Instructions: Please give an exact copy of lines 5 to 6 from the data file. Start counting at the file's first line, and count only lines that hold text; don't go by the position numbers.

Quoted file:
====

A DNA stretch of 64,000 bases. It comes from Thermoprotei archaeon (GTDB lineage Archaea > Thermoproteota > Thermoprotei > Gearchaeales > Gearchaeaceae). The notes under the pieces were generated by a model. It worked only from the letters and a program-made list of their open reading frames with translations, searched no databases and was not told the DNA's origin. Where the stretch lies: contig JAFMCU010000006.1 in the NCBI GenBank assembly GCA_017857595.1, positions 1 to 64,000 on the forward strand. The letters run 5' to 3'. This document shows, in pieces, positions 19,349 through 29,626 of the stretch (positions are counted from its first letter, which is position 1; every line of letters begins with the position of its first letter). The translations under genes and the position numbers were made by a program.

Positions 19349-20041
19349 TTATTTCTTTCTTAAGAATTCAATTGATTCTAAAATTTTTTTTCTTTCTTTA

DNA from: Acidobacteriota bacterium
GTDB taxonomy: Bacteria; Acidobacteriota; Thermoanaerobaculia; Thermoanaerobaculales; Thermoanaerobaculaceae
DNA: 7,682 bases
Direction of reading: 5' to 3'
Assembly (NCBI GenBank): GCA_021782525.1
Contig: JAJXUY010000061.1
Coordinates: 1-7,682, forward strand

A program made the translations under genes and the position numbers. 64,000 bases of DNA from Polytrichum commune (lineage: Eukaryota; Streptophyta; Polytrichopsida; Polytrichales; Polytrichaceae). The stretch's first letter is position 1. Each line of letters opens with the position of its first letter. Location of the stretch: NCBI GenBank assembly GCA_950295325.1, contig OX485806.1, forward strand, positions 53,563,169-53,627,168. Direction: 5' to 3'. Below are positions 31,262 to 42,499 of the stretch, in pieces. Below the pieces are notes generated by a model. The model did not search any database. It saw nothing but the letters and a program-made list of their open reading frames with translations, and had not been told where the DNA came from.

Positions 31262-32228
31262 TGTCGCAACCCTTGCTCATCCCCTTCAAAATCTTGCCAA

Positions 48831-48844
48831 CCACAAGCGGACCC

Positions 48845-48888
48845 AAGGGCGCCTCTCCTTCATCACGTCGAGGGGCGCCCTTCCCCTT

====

GTDB taxonomy: Bacteria; Acidobacteriota; Thermoanaerobaculia; Thermoanaerobaculales; Thermoanaerobaculaceae
DNA: 7,682 bases